February 11, 2014 — Arts-and-crafts retail chain Hobby Lobby on Monday urged the Supreme Court to exempt it from the federal contraceptive coverage rules on religious grounds, CNN's "PoliticalTicker" reports (Davidsen, "PoliticalTicker," CNN, 2/10).
The rules, which are being implemented under the Affordable Care Act (PL 111-148), require most for-profit, private businesses to offer contraceptive coverage in their employer-sponsored health plans. In the case before the high court, Hobby Lobby and cabinet maker Conestoga Wood Specialties argue that the requirement goes against their owners' personal religious beliefs and violates the 1993 Religious Freedom Restoration Act (PL 103-141), which "protects a person's exercise of religion."
The high court also will consider whether the First Amendment's free exercise clause may apply to for-profit businesses.
The Supreme Court will hear oral arguments in the case on March 25 (Women's Health Policy Report, 1/13).
In a brief filed on Monday, Hobby Lobby's lead attorney, Kyle Duncan of the Becket Fund for Religious Liberty, argued that the business should be exempt from the contraceptive coverage rules because they violate the owners' religious beliefs.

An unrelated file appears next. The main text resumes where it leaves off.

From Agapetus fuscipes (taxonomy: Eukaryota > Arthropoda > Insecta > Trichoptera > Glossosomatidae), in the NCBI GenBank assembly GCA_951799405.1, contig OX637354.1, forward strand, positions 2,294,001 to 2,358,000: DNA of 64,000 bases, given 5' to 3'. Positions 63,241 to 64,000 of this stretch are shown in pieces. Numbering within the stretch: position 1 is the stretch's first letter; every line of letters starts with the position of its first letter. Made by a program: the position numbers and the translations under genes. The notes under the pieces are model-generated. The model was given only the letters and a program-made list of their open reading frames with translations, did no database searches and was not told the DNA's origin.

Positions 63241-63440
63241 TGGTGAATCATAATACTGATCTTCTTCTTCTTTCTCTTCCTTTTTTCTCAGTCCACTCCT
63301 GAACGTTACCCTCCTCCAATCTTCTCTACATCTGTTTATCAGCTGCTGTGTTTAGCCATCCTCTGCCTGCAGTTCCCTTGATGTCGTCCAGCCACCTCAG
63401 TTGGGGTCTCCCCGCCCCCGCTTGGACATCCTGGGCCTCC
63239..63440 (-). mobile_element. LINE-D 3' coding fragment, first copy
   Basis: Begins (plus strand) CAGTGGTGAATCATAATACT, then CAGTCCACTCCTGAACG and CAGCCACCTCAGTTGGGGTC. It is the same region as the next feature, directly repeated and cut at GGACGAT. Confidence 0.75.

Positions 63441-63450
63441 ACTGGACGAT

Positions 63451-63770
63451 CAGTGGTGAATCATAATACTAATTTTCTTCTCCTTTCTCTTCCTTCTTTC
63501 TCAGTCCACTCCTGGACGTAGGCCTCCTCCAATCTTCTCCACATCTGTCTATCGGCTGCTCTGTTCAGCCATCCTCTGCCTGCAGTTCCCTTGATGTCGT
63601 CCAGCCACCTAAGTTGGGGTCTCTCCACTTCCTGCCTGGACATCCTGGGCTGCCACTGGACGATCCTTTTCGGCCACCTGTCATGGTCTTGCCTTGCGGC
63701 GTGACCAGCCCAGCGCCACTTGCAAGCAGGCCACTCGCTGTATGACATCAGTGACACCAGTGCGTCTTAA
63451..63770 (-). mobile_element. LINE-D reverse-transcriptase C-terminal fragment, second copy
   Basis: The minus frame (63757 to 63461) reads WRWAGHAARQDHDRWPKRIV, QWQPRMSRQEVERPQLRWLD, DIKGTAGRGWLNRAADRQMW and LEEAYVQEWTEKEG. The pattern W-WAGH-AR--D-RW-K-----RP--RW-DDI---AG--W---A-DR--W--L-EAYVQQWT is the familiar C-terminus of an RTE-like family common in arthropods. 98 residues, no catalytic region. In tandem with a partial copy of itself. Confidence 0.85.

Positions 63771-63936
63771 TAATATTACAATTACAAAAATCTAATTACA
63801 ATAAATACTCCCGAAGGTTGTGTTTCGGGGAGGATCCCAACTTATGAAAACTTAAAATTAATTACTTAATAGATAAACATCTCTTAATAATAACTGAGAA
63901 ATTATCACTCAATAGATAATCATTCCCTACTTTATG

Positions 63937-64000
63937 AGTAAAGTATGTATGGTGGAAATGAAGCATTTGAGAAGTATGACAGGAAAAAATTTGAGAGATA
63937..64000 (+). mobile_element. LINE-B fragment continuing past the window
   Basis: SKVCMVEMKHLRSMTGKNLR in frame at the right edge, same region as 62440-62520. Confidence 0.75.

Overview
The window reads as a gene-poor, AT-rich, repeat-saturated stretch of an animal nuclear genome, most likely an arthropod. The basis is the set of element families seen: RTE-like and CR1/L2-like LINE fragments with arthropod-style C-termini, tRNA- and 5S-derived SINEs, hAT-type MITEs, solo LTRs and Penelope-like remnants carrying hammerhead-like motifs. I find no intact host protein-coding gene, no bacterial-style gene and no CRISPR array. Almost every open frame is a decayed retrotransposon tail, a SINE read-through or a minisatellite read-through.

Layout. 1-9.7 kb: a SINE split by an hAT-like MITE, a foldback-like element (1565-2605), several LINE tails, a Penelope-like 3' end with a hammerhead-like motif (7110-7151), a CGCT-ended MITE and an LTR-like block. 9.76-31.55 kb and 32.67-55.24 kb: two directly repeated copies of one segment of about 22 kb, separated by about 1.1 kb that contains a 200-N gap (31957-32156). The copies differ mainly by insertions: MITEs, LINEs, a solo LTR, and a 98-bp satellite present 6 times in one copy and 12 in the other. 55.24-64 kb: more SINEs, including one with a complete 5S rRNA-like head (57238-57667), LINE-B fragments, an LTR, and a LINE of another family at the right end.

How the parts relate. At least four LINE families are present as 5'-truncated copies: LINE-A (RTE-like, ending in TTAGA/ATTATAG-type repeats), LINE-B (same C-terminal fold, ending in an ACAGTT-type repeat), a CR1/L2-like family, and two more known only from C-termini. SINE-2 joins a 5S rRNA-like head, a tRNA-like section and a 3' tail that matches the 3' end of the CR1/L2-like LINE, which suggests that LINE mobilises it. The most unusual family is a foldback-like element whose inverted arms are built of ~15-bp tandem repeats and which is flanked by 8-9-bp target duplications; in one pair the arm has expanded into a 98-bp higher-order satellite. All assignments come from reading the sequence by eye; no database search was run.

According to "PoliticalTicker," Hobby Lobby's owners object to certain contraceptives, such as emergency contraception, that they believe act as abortifacients. Hobby Lobby said it would face fines of about $1.3 million per day for not including contraceptive coverage in its employee health plan.
"No one should be forced to give up their constitutionally protected civil rights just to go into business," Duncan said. He added, "The filing demonstrates in no uncertain terms that the government's efforts to strip this family business of its religious rights represent a gross violation of the [RFRA] and the First Amendment ("PoliticalTicker," CNN, 2/10).